Vacation shots put shoe on the other foot

I’ve become the “slide show” guy.
Remember, back when you were a kid, when your family was invited over to a friend’s house for dinner? Then afterwards, the projector and screen came out, the lights were dimmed, and you had to sit through an hour-and-a-half of their vacation slides.
And when the lights were turned back on, everyone looked like they just woke up.
It was boring, not because where they had been wasn’t exciting or beautiful, but rather by having to sit through a dozen pictures of so-and-so getting their big toe wet in the ocean, or of a statue or something.
Let’s face it, the Eiffel Tower looks the same in the third picture as it does in the 14th. Yet do people take one picture of it? Oh no, they’ve got to shoot a whole roll, and then put their family and friends through the following misery:
“Oh look, everyone, here’s the Eiffel Tower.” Click.
“Here’s another one of the Eiffel Tower. It’s big, eh?” Click.
“Here’s another. Look, see, that little speck there is Gertie standing by the base. That’s how big it is.” Click.
“Here’s a close-up. See, it’s made of metal. And as you can see, I couldn’t get the whole thing in the frame. That’s how big it is.” Click.
“Oh, I took this next one while standing directly underneath the tower. You can’t really see the pattern the metal beams make but it’s pretty big, eh?” Click.
“And these next five or six I took from the back side. ’Course, it looks pretty much the same from there.”
Sounds moronic when put that way, right? But when you’re on vacation, camera in hand, somehow your brain goes dead and you end up coming home with pictures that can best be termed, “What was I thinking?”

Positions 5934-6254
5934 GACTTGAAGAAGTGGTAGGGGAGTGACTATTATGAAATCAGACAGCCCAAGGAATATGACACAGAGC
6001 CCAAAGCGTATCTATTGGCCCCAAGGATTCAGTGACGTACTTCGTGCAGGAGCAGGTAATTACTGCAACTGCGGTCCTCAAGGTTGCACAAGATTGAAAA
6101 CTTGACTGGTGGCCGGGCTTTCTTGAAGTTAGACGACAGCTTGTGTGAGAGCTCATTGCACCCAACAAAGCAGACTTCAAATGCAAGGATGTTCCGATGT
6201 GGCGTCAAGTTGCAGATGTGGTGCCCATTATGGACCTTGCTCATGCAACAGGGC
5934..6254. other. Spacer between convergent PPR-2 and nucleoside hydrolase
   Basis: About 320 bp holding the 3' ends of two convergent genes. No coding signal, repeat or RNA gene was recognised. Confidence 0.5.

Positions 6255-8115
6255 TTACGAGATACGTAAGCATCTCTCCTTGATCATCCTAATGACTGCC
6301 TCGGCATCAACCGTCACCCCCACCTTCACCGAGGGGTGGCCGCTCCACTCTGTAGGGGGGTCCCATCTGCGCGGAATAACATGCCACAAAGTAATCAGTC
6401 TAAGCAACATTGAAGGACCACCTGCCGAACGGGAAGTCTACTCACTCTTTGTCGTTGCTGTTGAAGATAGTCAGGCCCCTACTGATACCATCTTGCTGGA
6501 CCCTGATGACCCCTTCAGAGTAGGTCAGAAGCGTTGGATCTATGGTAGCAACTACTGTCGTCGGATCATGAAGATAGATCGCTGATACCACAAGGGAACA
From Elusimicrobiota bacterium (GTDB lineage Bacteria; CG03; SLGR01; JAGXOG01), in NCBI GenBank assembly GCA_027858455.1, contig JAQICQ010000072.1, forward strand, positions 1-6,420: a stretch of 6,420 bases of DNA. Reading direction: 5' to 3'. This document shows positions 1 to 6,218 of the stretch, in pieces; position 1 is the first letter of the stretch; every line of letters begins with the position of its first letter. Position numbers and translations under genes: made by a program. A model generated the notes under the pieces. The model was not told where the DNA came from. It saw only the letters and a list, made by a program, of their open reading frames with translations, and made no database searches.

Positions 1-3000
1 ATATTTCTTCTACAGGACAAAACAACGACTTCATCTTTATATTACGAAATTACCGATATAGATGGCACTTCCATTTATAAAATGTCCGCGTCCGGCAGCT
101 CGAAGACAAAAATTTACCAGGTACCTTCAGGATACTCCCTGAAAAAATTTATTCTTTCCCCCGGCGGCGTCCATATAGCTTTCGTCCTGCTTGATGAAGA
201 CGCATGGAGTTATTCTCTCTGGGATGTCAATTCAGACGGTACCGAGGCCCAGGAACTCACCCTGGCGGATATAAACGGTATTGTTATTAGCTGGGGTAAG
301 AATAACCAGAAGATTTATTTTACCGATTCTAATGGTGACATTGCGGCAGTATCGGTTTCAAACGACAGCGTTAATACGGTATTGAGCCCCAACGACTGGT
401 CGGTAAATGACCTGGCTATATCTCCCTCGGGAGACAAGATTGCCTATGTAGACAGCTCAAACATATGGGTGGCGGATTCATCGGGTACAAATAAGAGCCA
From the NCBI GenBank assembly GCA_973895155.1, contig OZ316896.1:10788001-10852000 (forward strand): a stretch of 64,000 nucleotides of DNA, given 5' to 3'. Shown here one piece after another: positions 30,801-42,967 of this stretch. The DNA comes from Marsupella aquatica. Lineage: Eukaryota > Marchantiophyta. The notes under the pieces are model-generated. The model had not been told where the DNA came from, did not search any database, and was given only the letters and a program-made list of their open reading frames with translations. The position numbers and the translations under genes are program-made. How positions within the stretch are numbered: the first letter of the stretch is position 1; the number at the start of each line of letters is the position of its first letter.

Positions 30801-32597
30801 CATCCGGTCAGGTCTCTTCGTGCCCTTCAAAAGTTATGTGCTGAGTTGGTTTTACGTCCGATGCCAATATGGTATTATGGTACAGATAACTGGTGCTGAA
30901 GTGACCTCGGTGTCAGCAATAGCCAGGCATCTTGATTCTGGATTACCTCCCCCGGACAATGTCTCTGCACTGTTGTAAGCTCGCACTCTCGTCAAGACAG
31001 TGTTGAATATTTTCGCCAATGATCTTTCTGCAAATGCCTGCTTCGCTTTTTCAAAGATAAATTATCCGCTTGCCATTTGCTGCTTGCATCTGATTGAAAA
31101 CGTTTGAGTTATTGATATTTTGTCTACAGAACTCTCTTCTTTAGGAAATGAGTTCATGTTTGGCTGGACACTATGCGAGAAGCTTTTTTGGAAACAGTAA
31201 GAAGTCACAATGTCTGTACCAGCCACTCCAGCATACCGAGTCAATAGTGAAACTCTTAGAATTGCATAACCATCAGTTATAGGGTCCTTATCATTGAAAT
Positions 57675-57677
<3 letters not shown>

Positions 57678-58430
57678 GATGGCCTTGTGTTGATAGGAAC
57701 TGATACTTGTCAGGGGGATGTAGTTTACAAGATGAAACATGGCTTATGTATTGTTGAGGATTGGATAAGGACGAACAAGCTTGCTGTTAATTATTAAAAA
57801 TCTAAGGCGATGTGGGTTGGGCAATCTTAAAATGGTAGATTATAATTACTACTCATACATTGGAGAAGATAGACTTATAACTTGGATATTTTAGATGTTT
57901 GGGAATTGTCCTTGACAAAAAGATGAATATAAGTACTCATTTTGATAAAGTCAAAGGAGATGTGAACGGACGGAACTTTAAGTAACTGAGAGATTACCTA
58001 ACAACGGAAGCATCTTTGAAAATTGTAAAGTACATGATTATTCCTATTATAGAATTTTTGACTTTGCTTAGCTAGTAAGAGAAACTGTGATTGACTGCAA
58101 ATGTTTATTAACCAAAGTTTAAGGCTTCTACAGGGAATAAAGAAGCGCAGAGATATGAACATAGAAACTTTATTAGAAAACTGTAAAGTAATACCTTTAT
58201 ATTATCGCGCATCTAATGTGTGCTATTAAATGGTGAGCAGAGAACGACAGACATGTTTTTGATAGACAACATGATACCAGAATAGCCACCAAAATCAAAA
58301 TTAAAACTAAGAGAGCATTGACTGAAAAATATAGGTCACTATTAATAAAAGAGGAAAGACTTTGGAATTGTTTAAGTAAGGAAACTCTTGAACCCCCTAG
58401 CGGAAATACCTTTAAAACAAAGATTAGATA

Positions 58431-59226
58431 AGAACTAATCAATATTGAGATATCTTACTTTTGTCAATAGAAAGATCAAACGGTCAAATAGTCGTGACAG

And described by family and friends as, “Zzzzzzzzz.”
Case in point our trip last month to New Orleans (which, by the way, is pronounced New Orlins down there, and “Nawlins” after several hours of bar-hopping on Bourbon Street). We went to attend the 20th anniversary reunion of my high school class from Brussels, Belgium, but spent a full week there to enjoy all the “Big Easy” had to offer.
Oh sure, we shot a lot of good pictures–the view of the Mississippi River from our hotel window, me standing at the back of the paddleboat “Natchez” with the sunset in the background, “Vicki,” the 12-foot alligator, eating marshmallows right next to the air boat on the swamp tour, Cheryl drinking an iced coffee at the Cafe du Monde, Cheryl eating strawberries with brandy-cream sauce at the Cafe le Madeline, Cheryl having her portrait sketched by a street artist on Decatur Street in front of Jackson Square, and the old gang partying it up at the Acme Oyster House.
Then there’s the “others”–you know, those that seemed like a good idea at the time. For instance, a pigeon posing along the shore of the Mississippi, or six pictures of a cat sitting besides statues of cats inside a gallery window.
In the latter case, to make matters worse, only two of them turned out (the flash didn’t go off for some, the flash was out of sync in another, and, of course, the cat had its eyes closed in one of them).
And then there were the pictures of the gang chatting over drinks before dinner at Antoine’s, chatting over the shrimp bisque, chatting over salad, chatting over the Chateaubriand, and finally, chatting over the Belgian chocolate mousse.
There also were about a half-dozen pictures of me looking over an old yearbook with Carol (see Eiffel Tower example, above).
Exciting stuff, eh?
Well, maybe not to anyone else. But for us, those pictures–even the ones that didn’t turn out all that well–will hold lifelong memories of a great trip in an incredible city. Which is why, over the past several weeks, I’ve become that slide show guy we all hated as kids. I can’t wait to show off our snaps to unsuspecting family, friends, and neighbours.
And why not? They’re not boring. Oh no, not our vacation pics. They’re all awesome.
Okay, okay, next time we’ll pass on the pigeon.

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